Long-time gamers remember the big systems of days gone by. The Atari 2600, Intellivision, the original NES, Super NES, and Sega Genesis are storied consoles to be sure. Thanks to so-called plug-and-play or all-in-one systems released in recent years, younger gamers can experience these historic systems first hand, while older ones can stroll down memory lane, and both can do so quite affordably.
However, for every Atari 2600 and NES system, several consoles existed for only a brief time before disappearing like Blinky, Pinky, Inky, and Clyde.
1. Fairchild Channel F
Though Atari had successfully launched a home version of its popular Pong game in 1974, they were still a year away from releasing their landmark 2600 system when Fairchild introduced their Channel F system in 1976. At the time, Fairchild was a highly regarded manufacturer of semiconductors and had been in business since 1957.
Fairchild's Channel F actually beat Atari's 2600 to the market
Their video game system’s big claim to fame was being the first programmable ROM cartridge-based video game console. It was also the first one to use a microprocessor. Originally named Video Entertainment System, or VES, it became Channel F when Atari rolled out the 2600. The system remained fairly popular into the early ‘80s but was soon seen as antiquated and lacking in titles.
Fairchild got out of the video game business shortly after and today is a subsidiary of ON Semiconductor based in Phoenix.
2. Coleco Telstar/ColecoVision
Coleco fought the game war on two fronts. Staring in 1976, it introduced its Telstar (named for the 1960s-era communications satellite) System. Like Fairchild, Coleco beat rival Atari to the market but suffered the same fate. The original Telstar was much like Atari’s Pong system, offering a not-too-dissimilar version of, essentially, the same game (hockey, tennis, handball). Coleco, however, continually upgraded their entire system, releasing 14 different versions through 1977.
The final version, pictured at the top of this article, was a triangular console with paddles, an optical gun, and a steering wheel on each of its faces and came out in 1977. Though it offered a ROM cartridge system, it was no match for the wildly popular Atari 2600.
Coleco almost went bankrupt but managed to stay afloat thanks to its popular line of handheld sports games, notably Electronic Quarterback and Head-to-Head Baseball, which were created to compete with Mattel’s very popular line of such games.
Handheld games like Electronic Quarterback kept Coleco alive
On the home video side, Coleco battled back with ColecoVision in 1982, a console that was popular based largely on the inclusion of the game Donkey Kong, licensed from Nintendo. ColecoVision’s star burned brightly for two years but fizzled out much faster. Sales plummeted in 1984, and by 1985 the company was out of the video game business. By 1988, it was out of business entirely with Hasbro buying many of the company’s remaining assets.
3. Philips CD-i
Introduced in 1991, Philips CD-I, short for Compact Disc Interactive, was positioned as an alternative to pricey personal computers, yet much more advanced than a standard CD player. As such, it’s gaming capabilities took a back seat to its educational and multimedia offerings.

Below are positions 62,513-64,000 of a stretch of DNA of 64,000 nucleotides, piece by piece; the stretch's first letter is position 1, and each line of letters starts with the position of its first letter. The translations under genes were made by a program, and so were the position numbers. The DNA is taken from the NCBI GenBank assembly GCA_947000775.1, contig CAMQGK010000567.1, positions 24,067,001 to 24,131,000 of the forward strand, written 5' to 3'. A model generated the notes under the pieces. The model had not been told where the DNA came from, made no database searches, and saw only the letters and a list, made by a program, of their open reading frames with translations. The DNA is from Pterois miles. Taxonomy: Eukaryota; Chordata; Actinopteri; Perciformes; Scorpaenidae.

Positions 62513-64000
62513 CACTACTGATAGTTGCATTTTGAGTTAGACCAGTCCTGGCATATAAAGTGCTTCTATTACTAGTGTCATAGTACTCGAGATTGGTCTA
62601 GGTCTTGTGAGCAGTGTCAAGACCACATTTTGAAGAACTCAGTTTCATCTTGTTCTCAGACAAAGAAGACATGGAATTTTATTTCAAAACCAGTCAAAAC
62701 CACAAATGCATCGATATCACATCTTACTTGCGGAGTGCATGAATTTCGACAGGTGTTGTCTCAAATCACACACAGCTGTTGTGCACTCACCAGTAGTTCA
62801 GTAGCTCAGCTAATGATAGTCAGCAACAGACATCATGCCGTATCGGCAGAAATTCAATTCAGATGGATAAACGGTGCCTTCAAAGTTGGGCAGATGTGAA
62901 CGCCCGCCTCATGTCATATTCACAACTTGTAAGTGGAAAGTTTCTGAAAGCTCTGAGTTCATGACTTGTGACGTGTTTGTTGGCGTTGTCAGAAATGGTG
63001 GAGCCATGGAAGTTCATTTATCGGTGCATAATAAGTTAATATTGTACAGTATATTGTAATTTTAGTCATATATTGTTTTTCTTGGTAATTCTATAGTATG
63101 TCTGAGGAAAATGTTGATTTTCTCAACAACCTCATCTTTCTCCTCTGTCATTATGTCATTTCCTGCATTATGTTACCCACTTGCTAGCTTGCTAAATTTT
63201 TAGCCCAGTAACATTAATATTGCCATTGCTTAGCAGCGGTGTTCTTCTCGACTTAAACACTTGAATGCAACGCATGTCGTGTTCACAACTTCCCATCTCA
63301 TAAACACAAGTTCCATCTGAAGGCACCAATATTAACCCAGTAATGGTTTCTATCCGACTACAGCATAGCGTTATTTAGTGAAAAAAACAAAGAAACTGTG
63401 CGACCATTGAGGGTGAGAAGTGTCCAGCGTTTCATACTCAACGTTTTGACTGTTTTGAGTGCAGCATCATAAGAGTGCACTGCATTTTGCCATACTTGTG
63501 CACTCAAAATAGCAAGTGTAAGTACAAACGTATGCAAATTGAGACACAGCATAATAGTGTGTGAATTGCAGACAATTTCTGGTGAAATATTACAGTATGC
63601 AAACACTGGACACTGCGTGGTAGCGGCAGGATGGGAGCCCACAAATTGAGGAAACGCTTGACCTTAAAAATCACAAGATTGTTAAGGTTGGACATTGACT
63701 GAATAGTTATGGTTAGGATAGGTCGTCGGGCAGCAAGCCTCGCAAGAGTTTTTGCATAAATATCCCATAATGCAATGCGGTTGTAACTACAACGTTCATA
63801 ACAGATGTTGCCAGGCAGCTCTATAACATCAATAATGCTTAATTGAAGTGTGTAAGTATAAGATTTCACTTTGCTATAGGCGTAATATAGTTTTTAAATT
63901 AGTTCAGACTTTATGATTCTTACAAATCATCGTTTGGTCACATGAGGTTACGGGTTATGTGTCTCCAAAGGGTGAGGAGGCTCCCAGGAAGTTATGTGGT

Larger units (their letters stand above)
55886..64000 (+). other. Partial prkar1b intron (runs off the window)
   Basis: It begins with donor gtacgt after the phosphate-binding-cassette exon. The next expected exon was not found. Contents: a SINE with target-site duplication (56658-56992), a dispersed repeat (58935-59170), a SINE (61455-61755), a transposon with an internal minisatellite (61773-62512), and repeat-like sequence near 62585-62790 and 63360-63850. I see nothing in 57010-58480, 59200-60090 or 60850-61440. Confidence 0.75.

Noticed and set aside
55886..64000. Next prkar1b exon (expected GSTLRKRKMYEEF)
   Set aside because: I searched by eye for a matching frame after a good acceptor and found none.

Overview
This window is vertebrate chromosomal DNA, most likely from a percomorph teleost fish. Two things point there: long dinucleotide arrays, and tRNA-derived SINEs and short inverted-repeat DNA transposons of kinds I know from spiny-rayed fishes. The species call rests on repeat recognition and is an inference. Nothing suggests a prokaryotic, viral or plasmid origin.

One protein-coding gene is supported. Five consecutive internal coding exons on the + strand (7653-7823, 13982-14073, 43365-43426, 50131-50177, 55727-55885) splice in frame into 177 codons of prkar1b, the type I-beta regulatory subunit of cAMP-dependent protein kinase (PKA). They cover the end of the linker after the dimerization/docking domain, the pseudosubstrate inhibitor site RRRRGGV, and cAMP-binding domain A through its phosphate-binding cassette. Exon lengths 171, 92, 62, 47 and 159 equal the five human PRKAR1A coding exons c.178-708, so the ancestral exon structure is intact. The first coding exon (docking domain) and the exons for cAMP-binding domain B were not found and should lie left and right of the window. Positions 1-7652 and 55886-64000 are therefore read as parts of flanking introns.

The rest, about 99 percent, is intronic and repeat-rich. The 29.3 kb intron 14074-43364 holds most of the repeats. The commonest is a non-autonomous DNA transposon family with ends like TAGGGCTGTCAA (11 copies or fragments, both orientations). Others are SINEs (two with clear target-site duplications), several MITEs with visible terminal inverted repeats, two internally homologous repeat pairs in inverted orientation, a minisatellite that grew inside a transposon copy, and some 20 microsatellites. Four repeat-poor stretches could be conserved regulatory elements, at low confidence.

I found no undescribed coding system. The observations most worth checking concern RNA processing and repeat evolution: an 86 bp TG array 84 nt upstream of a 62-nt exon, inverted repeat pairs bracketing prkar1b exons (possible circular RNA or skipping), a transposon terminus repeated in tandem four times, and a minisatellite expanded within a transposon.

Unfortunately, the games proved to be the systems most popular software. Philips tried to catch up but couldn’t. PCs also became more and more affordable, making the Philips system less attractive. The last CD-i system was produced in 1998.
With video game systems making a comeback in the 1990s, many companies entered the market in an attempt to catch the leading console makers Sega and Nintendo. Launched in 1993, the 3DO Interactive Multiplayer was created by the 3DO Company of Redwood, CA. The system was licensed to Panasonic, Gold Star, and Sanyo and marketed under a variety of names, which may have caused some confusion in the marketplace.
3DO game system
Though slightly more advanced than competing systems, the units high price was off-putting to many consumers. Further hurting 3DO was the launch of Sony’s Playstation system just two years later, along with the debut of Sega’s Genesis console. Shortly after that, 3DO disappeared.
5. Atari Jaguar
Supplanted by the likes of Nintendo and Sega, Atari attempted a comeback in 1993 with its Jaguar system. Clunky hardware and a lack of titles (only about 60 were available) hindered Atari’s efforts to catch its rivals. After only three years, Atari was completely out of the game console business.
Interestingly, the system eventually got a new lease on life after Hasbro Interactive bought out Atari in the late 1990s. Hasbro made the unusual move of placing the Jaguar patents in the public domain. It has since achieved quite a cult following among home-based developers who create games on the now open platform.
6. Apple Pippin
Before they figured out how to sell you a new phone every six months, Apple competed rather fiercely in the game and home computer markets. In conjunction with the Bandai Corporation, Apple introduced Pippin (stylized as PiPP!N) in 1996. Bandai had wanted to introduce a CD-ROM only version of the home computer and chose Apple's operating platform. Apple saw this as an opportunity to profitably license its technology in much the same way JVC had done with VHS video, and Sony and Philips had done with compact discs.
Pippin, however, never found its tribe and was pulled after only a year. Today, Bandai continues to produce toys including scale model kits and video games. Apple went on to own you.